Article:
The PAL ramp "was put on there in the old days as what I would characterize as a suspenders and belt approach," NASA Administrator Mike Griffin told CBS News last month. "The analysis (of the forces involved) is very difficult to do. Most folks, if you asked them, would say I don't really think we need that (but) It was the kind of thing that was technically very difficult to prove because it's a complex aerodynamic flow field, multi-mach number range, yada, yada, yada. So the suspenders and belt approach is, I don't think I really need (the PAL ramp) but I'm going to put it on there anyway because what can it hurt? Well, what it can hurt is if it falls off!

"Now we no longer take the attitude well, I'll put some foam on there, what can it hurt? If we're going to put foam on something it better be that we really need the foam to be there. On the last flight, STS-114 ... we went to the trouble ... to calculate aerodynamically the very complex flow field surrounding the bipod structure and we concluded we don't need a bipod ramp and we don't need bipod ramp foam. That's what we hope to do with the PAL ramp. We're not there yet."

The PAL ramps are built up by workers at Michoud, who manually spray on foam and then sculpt it, making ramps that smooth the flow of supersonic air over the pressurization lines and cable tray.

"As you go from subsonic to supersonic through the max Q (maximum aerodynamic pressure) region, the shock waves off the top of the SRBs (solid-fuel rocket boosters) cause the flow to cross the cable tray and the press lines at about an 80-degree angle," Hale said. "The important region is just through Mach 1 or maybe 1.2."

To find out whether the pressurization lines and cable tray can withstand the buffeting without suffering a catastrophic failure, a scale section of a tank will be tested in a supersonic wind tunnel in February. At the same time, computer modeling based on computational fluid dynamics (CFD) will be carried out to get a better understanding of the aerodynamics in the region.

Because the testing should be complete before Discovery's launch window opens, shuttle managers can consider the option of shipping the next tank to Florida without a PAL ramp on the assumption the upcoming tests will show it's not needed.

"The thing that I'm keenly interested in is the actual test data," Cain said. "The CFD, it will either confirm or not confirm whatever the test data says is right. But that flow field is non intuitive. It's extremely complex."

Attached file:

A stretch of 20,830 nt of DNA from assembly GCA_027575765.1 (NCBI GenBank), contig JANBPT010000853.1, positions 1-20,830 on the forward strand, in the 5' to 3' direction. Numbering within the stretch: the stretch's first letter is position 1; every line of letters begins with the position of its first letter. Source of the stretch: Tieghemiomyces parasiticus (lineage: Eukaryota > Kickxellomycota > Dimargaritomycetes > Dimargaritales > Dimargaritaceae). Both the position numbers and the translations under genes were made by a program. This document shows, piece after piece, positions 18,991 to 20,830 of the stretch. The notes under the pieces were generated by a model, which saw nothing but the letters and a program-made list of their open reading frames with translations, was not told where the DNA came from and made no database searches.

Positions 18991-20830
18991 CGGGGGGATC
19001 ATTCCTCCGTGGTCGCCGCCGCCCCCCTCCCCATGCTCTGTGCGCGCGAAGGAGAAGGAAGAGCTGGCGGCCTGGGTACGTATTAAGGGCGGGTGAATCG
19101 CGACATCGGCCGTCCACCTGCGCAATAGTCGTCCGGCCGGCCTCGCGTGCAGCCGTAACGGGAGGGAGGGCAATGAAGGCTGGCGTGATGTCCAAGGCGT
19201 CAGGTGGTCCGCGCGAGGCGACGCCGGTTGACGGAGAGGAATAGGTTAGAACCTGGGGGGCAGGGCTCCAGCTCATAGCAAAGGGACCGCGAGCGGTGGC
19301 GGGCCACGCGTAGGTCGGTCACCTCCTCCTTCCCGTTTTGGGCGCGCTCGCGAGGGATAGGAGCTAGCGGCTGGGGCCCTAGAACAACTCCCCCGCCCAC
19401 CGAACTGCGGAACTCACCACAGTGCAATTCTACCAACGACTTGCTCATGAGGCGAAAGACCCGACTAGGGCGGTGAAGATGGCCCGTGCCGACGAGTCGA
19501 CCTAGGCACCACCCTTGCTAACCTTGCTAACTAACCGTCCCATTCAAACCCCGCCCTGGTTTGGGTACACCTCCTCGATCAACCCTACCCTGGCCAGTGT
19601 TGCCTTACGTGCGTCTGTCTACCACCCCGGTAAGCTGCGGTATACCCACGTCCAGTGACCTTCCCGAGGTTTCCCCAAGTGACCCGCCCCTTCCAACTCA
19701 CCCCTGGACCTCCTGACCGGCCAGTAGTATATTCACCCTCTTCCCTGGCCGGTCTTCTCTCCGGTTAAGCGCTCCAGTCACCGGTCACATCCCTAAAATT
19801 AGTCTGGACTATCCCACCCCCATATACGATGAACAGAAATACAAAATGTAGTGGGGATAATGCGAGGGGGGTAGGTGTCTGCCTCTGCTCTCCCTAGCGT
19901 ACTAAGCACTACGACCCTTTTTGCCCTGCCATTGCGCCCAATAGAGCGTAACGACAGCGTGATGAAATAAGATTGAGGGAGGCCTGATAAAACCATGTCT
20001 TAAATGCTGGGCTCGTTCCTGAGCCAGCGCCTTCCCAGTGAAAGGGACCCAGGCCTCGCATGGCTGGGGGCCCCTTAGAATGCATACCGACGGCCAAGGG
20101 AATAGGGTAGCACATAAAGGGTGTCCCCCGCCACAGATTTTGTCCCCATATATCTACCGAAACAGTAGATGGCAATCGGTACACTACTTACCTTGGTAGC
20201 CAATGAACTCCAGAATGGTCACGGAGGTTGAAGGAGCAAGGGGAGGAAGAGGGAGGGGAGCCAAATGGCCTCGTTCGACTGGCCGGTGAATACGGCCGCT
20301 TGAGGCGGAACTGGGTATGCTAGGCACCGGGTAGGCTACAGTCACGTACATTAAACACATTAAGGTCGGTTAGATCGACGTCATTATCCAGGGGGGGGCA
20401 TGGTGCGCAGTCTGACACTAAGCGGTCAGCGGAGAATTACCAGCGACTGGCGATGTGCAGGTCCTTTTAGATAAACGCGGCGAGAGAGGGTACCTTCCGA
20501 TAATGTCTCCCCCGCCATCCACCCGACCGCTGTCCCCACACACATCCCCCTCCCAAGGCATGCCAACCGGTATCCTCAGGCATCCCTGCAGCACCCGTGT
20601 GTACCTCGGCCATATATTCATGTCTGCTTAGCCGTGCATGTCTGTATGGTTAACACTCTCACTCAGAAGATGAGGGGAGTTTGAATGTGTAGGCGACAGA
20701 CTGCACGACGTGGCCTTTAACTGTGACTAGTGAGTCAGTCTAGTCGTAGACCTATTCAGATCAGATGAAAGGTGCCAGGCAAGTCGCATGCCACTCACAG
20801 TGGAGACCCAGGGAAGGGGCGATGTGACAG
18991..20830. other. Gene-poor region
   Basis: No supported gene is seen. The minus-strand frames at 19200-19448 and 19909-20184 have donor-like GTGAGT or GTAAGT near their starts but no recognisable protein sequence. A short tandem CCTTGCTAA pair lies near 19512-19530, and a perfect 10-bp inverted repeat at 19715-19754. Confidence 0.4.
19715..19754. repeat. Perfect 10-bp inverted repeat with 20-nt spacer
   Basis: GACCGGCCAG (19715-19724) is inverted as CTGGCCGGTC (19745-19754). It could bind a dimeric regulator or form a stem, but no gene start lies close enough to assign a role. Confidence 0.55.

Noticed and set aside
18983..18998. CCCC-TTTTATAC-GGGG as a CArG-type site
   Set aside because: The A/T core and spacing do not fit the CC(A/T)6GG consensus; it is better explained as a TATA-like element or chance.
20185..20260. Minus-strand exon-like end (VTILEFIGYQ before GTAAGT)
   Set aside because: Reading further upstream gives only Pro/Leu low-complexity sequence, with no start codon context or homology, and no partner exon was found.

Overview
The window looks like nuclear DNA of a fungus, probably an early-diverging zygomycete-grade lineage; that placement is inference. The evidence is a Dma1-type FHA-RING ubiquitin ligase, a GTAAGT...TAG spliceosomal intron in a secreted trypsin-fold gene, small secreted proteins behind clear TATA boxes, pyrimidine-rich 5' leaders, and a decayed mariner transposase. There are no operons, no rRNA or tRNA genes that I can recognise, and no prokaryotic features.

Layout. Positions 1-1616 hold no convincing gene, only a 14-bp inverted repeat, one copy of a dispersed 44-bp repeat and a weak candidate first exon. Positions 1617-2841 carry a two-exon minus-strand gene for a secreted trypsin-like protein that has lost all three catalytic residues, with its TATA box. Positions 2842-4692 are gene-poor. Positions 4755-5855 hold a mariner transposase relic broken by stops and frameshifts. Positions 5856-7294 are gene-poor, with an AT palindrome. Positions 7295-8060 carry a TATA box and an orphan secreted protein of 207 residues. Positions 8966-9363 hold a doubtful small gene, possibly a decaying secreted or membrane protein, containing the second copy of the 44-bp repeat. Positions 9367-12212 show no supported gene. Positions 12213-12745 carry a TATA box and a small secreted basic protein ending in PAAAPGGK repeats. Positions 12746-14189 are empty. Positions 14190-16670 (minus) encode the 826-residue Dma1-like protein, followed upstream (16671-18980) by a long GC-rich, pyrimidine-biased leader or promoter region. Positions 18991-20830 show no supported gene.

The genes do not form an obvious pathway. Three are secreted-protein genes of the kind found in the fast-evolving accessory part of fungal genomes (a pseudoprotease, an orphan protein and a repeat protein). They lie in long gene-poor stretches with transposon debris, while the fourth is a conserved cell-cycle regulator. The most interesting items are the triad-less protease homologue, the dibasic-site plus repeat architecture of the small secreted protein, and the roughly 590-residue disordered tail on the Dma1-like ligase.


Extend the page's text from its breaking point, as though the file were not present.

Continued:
Hale agreed, saying "there's a lot of work to be done. We're going to get together before the end of the year to make a decision."

The topic is expected to be discussed - and possibly resolved at the program level - next Thursday at a Program Requirements Control Board meeting at the Johnson Space Center in Houston. Another topic on the agenda is deciding what sorts of foam and wing leading edge repair techniques are worth pursuing.

"If you're going to reapply PAL ramps to the tank, because we're taking them off all the tanks, they're going to go back on at the first of the year," Hale said. "So we would like to decide before the end of the year whether or not to do that.

"So folks are thinking very hard about how we would get the aerodynamic data to make sure we're in good shape, number one, if we take the ramps off. Or, we have a large group that is still off analyzing why these cracks occur and what changes we might make to the foam application to prevent the cracks from happening.

"The one thing that is crystal clear to me is that we cannot launch with these cracks. We just can't."

The PAL ramp foam shedding during the July shuttle mission was the first known case of such debris since the early days of the shuttle program. But NASA only has post-separation photographs of about half the shuttle tanks launched and it's possible more PAL ramps suffered shedding that went unnoticed. Engineers are reviewing photography from past missions to look for any such signs of damage.

"It's interesting, we went back to the history, we dug into the history of how they got on (the tank)," Hale said. "They were actually a late addition before STS-1. And it came in because some of the wind tunnel testing was not as conclusive as they wanted it to be and it was put on, in the words of the report I have in my hand, to ensure that we have margin structurally. Once they put 'em on, and it was cheap and it took care of the problem, we just kind of kept doing it. So there has always been a question from the first flight whether or not they were actually necessary.

"Over the course of time, we've made a lot of changes to the tank," he said. "We've eliminated one of the lines that used to go up there called the anti-geyser line, it's not there any more. The cable tray itself, which is a rectangular metal box, has shrunk to about half its original size and the structure that attaches that to the tank and the underlying tank structure is all different. We've gone from the standard weight tank, to the lightweight tank to the super lightweight tank, all that stuff has changed.

"The question of the day is, is the structure capable of withstanding the aerodynamic loads, some of which are transient - you know, the flag off the flag pole flapping in the breeze kind of effect - and some of which are what the aerodynamicists call steady state. And so we are off to do some computational fluid dynamics work. We thought we were going to have to wait to get into the wind tunnel until May and we have identified a wind tunnel opportunity in early February."